After initiating your lftp and sending the username and password, you can send this command
$ ssl:ca-file <path-to-your-private-CA-file>
lftp is so flexible it offers many other ways to do this as well. But this is the one I use.

We show how to add your own root CA to a SLES 12 system. I did not find a good reference for this informaiton anywhere on the Internet.

References and related
My favorite openssl commands.

The basics of working with cipher settings

For Reedhat/CentOS I am evaluating this blog post on the proper way to add your own private CA:

For the Redhat approach I used this blog post:

Admin Linux Network Technologies SLES

Linux tip: how to enable remote syslog on SLES

I write this knowing I still don’t know anything to speak of about syslog, but, sometimes you gotta act without knowing. I needed to send syslog to somewhere in a big hurry so I figured out the absolute minimum I needed to do to get it running on one of my other systems.

The details
This all started because of a deficiency in the F5 ASM. At best it’s do slow when looking through the error log. But in particular there was one error that always timed out when I tried to bring up the details, a severity 5 error, so it looked pretty important. Worse, local logging, even though it is selected, also does not work – the /var/log/asm file exists but contains basically nothing of interest. I suppose there is some super-fancy and complicated MySQL command you could run to view the logs, but that would take a long time to figure out.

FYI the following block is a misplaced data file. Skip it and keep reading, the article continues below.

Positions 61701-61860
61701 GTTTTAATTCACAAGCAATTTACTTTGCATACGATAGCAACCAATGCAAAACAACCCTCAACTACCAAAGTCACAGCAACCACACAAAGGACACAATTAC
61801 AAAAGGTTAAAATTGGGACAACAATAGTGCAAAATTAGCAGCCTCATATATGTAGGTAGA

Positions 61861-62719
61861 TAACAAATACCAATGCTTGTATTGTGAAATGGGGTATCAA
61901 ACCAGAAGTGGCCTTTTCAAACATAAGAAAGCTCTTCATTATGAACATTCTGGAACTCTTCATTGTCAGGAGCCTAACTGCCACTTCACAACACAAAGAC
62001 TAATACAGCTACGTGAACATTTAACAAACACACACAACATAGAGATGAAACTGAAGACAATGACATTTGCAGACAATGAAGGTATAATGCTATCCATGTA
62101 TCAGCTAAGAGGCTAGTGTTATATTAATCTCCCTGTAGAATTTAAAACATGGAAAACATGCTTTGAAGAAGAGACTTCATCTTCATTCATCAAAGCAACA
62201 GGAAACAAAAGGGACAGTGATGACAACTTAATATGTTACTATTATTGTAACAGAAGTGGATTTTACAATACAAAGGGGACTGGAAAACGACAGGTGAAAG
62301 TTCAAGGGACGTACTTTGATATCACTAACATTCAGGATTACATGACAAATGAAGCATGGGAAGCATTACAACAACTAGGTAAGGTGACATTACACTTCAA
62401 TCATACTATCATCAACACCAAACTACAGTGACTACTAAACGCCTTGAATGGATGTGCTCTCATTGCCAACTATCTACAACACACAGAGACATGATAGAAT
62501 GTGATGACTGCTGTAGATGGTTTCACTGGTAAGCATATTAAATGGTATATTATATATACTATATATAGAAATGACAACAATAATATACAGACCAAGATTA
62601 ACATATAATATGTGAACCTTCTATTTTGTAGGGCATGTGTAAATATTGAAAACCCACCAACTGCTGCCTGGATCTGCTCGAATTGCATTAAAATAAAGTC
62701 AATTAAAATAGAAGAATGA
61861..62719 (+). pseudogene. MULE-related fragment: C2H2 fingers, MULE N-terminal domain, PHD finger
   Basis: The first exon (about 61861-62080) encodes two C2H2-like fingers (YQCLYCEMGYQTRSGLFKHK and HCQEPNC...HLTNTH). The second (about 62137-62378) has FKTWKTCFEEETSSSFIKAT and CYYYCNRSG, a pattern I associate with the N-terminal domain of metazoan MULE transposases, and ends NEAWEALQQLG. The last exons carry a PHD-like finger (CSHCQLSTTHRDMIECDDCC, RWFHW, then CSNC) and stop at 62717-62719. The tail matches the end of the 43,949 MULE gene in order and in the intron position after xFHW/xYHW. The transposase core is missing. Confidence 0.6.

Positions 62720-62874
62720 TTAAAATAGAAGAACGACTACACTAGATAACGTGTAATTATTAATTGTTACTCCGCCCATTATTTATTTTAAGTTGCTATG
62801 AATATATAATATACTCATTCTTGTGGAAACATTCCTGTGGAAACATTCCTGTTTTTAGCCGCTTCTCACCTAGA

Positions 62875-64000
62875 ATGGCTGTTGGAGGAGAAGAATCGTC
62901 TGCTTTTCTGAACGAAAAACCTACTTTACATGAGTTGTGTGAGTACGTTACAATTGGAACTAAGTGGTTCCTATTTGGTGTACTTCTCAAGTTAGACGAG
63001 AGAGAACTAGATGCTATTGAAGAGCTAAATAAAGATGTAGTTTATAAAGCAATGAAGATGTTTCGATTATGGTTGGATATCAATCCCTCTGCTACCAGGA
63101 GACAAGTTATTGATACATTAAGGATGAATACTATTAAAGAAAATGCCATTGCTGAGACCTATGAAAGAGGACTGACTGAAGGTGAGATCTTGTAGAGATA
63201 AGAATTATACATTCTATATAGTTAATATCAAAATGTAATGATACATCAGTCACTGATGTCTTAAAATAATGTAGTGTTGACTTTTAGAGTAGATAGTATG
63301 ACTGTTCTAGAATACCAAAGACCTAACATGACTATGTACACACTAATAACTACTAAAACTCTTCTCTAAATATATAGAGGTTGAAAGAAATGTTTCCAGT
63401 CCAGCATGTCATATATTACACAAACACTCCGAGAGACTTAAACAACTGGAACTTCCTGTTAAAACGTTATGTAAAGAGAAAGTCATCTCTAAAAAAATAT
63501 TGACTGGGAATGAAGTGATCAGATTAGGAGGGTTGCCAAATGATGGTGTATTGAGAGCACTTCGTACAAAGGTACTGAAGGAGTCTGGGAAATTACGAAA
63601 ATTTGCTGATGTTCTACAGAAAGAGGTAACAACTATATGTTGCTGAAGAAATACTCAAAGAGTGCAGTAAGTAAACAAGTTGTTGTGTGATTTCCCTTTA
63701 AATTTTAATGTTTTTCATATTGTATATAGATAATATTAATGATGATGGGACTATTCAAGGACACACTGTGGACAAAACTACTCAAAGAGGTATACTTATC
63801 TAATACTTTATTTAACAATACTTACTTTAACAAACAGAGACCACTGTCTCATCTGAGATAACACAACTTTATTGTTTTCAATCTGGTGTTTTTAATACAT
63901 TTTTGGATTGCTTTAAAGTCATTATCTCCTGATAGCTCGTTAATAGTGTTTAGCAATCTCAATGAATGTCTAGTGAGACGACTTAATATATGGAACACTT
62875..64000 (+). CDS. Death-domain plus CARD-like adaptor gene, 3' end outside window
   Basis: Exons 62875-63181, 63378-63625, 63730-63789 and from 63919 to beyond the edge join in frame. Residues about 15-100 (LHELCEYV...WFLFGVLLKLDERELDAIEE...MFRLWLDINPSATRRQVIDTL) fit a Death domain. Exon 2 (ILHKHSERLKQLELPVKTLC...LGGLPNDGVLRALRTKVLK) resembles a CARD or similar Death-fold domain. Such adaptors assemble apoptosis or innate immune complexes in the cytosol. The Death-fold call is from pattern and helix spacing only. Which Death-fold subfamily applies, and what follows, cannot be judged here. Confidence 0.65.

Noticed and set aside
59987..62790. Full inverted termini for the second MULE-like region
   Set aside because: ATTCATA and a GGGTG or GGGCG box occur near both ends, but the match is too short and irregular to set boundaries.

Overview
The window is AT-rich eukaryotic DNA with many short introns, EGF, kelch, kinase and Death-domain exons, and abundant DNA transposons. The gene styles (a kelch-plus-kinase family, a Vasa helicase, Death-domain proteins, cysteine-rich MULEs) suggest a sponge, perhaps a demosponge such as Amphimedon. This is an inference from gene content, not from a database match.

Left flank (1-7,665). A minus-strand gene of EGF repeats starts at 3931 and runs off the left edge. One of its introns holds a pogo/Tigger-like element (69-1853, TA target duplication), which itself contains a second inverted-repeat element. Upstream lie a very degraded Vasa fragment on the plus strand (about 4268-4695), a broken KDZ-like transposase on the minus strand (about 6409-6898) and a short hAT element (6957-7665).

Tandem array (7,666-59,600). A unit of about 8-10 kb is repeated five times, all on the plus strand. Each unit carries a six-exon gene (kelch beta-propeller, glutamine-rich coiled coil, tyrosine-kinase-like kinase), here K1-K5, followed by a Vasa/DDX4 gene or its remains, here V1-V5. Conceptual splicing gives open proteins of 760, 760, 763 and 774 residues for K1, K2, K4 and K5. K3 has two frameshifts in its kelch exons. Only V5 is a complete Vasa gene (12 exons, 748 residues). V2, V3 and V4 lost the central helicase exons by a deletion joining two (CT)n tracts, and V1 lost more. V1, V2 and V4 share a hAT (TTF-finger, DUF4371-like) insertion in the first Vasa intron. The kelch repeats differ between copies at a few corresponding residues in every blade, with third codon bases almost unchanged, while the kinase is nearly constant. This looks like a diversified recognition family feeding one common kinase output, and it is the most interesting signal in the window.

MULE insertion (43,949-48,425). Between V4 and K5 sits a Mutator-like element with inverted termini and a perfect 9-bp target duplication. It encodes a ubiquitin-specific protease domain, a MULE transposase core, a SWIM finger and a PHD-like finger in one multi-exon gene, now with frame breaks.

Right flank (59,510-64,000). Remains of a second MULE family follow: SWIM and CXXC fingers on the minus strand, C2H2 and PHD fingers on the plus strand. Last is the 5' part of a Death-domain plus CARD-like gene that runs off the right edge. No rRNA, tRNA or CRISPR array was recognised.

So for me the simplest route was to enable remote syslog on a Linux server and send the ASM logging to it. This seems to be working, by the way.

The minimal steps
Again, this was for Suse Enterprise Linux running syslog-ng.

  1. modify /etc/sysconfig/syslog as per the next step
  3. modify /etc/syslog-ng/syslog-ng.conf as per the next step
  4. uncomment this line: udp(ip(“”) port(514));
  5. launch yast (I use curses-based yast [no X-Windows] which is really cantankerous)
  6. go to Security and Users -> Firewall -> Allowed services -> Internal Zone -> Advanced